The closest you will find in the United States is tip wages, which is a lower than minimum wage pay as you described and the origin of the employer benefits system, which is gifted goods to get around a pay cap.
In the first example, most minimum wage laws allow employers to pay employees (usually waitstaff in restruants) less than minimum wage provided they are making tips in excess of minimum. Normally this amounts to $2.75 in minimum wages, plus all tips made while on the clock. While this wage seems low, keep in mind Americans are very generous tippers, and tips of 20% of the bill are usually given for service (considered really good tip). Servers usually have to personally insult the guest gravely to their face to justify not even leaving a tip in the States... and even then, it's debatable. At a moderately priced resturant, it's easy for the tip to get close to $20 for a meal for five people. A waiter can easily clear $300 in hours on the job depending on how busy and how quickly they can move the customers through a meal.
The employer benifits system in the U.S. is more archaic, but in the post world war II boom in the states, the U.S. still imposed pay caps on what an employer could pay his employee. The result of this was a lot of hardworking, returning vets were not payed what their employer felt they were due, so the benefits system was a sort of cheat around the restrictions on pay raises. Essentially, the employer would buy medical and dental packages for the employee (and his family) that would cover the difference in value. Because this wasn't "paying" and allowed the employee to keep more of his take home pay, it became popular with the public (though the modern system isn't run exactly like this, most salary workers will still take a slight pay cut if they knew that the company plan was worth it. Less shopping around for themselves). It also had a benefit to employers as they didn't have to worry about employees without health care taking frequent sick days for his own health and family.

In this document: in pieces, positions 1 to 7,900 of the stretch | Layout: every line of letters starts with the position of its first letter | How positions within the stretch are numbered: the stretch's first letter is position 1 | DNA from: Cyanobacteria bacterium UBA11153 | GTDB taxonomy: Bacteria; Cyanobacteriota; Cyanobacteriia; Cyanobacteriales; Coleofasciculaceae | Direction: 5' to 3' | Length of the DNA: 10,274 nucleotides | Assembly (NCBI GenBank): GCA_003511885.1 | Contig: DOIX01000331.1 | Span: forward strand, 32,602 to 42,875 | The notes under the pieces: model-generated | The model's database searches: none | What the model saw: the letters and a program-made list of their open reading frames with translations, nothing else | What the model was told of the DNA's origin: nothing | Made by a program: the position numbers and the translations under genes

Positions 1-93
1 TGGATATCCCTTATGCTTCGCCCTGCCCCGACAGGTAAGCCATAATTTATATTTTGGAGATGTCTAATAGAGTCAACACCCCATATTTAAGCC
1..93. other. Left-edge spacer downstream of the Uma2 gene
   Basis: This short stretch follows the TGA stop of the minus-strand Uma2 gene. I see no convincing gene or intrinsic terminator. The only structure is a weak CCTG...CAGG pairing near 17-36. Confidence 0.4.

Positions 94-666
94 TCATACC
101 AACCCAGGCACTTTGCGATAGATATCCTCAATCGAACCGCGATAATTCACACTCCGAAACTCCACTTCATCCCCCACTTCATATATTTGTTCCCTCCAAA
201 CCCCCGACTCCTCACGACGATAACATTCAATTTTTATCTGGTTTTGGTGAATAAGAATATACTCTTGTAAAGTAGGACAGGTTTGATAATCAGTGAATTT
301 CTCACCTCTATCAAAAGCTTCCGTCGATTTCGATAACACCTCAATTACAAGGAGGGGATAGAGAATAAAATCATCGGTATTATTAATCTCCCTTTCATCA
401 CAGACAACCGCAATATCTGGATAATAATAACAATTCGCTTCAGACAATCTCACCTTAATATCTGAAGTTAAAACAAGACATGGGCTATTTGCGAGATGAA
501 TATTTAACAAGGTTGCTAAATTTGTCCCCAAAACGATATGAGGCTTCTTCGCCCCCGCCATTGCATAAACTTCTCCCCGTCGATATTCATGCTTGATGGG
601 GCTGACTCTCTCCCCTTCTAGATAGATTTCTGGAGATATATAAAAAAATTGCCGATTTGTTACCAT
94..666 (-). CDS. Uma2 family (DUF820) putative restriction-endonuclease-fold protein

As a side note, a similar dodge for the pay cap rule had some hilarious results in Korea when it was implemented. There exists some factories that are on the border between North and South Korea that lie in the south and use northern labor but are owned by southern owners to this day (I don't know how it happened but it happened). Pay caps were placed on the norhtern work force by North Korea. This was a problem for owners as their southern workers would get annual bonus for good work but there was no way to pay Northerns and they felt really guilty... Until they realized that gifts were still allowed, Northerns typically never had enough food, and they had a sweet tooth to boot. Enter the Moon Pie! South Korean employers eventually payed their northern employees' bonuses in Moon Pies. As any nutrtionist or economist will tell you, the amount of moon pies equal to a nice bonus check is a bit beyond the ability for any human to eat by themselves... so once their families were fed, the factory workers found another use for the moon pie: the de jure official currency of North Korea's black market, which is extensive. And while I don't claim to be an economist, it doesn't take a degree in the field to see the inherint problem in North Korea that was caused by a snack replacing your printed money as the medium of trade, which certainly makes this instance one of the funniest economic crises to hit any nation. It was so bad, that North Korea had to eventually impose a limit of five pies a minimum and ended up making their own brand for domestic consumption (no word yet if there's a mint flavor offering, but the pun writes itself). South Koreans were disappointed by this turn... but this too soon passed when someone realized that "hey, you know they just sell surplus weather balloons" and brought the concept of "floating currency" to North Korea... in a rather literal definition of the meaning. This isn't helping the answer, but I can't help discuss this when talking about employer benefits as dodges to pay caps.